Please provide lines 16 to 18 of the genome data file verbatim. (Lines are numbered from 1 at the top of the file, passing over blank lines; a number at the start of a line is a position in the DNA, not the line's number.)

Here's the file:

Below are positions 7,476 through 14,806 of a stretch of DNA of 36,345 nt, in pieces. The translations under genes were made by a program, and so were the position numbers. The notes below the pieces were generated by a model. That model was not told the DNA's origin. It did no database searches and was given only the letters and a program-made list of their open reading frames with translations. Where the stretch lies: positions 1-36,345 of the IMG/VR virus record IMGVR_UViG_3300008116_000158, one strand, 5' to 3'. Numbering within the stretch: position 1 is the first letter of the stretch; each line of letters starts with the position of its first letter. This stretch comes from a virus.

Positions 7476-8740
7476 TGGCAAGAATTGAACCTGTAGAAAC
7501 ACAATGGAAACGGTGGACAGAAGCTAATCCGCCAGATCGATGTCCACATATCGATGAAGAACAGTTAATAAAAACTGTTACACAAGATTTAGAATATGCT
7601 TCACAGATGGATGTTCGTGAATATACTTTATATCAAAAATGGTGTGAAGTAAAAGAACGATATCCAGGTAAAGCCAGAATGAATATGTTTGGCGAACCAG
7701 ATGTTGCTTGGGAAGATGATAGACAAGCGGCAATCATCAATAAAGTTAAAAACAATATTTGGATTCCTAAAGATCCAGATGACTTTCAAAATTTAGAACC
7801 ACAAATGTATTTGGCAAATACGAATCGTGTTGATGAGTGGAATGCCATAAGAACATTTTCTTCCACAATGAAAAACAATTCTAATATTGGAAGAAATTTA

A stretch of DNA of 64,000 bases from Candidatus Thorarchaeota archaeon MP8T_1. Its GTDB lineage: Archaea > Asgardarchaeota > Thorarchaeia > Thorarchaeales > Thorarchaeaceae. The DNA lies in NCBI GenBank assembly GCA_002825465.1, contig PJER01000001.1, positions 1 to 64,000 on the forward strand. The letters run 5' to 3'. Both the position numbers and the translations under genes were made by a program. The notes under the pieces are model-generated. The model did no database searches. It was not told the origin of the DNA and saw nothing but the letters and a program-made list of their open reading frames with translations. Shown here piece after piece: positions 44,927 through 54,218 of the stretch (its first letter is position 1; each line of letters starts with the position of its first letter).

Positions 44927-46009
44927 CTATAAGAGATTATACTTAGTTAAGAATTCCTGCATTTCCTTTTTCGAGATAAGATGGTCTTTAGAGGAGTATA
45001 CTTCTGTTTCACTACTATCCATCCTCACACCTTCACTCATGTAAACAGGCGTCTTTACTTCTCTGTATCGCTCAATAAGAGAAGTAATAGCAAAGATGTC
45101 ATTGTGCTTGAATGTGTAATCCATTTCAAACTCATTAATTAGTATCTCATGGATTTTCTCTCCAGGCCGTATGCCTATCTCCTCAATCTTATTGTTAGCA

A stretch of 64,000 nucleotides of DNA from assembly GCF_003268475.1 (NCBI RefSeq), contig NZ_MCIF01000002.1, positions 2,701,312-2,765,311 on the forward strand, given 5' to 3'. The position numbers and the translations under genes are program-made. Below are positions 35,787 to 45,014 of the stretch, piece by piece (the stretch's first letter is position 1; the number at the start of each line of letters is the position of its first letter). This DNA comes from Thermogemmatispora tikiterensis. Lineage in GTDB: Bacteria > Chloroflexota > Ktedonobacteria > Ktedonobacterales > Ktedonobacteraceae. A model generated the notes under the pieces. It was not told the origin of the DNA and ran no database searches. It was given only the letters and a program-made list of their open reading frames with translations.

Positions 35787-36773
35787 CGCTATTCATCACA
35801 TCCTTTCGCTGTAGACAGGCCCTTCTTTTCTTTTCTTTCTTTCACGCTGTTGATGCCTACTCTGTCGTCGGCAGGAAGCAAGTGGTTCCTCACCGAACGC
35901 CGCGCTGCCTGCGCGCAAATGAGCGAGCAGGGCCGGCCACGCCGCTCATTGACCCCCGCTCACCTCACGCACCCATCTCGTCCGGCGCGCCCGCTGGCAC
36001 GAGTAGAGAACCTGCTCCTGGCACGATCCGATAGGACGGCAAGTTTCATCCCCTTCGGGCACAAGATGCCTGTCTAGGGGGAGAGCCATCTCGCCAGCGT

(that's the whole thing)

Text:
35801 TCCTTTCGCTGTAGACAGGCCCTTCTTTTCTTTTCTTTCTTTCACGCTGTTGATGCCTACTCTGTCGTCGGCAGGAAGCAAGTGGTTCCTCACCGAACGC
35901 CGCGCTGCCTGCGCGCAAATGAGCGAGCAGGGCCGGCCACGCCGCTCATTGACCCCCGCTCACCTCACGCACCCATCTCGTCCGGCGCGCCCGCTGGCAC
36001 GAGTAGAGAACCTGCTCCTGGCACGATCCGATAGGACGGCAAGTTTCATCCCCTTCGGGCACAAGATGCCTGTCTAGGGGGAGAGCCATCTCGCCAGCGT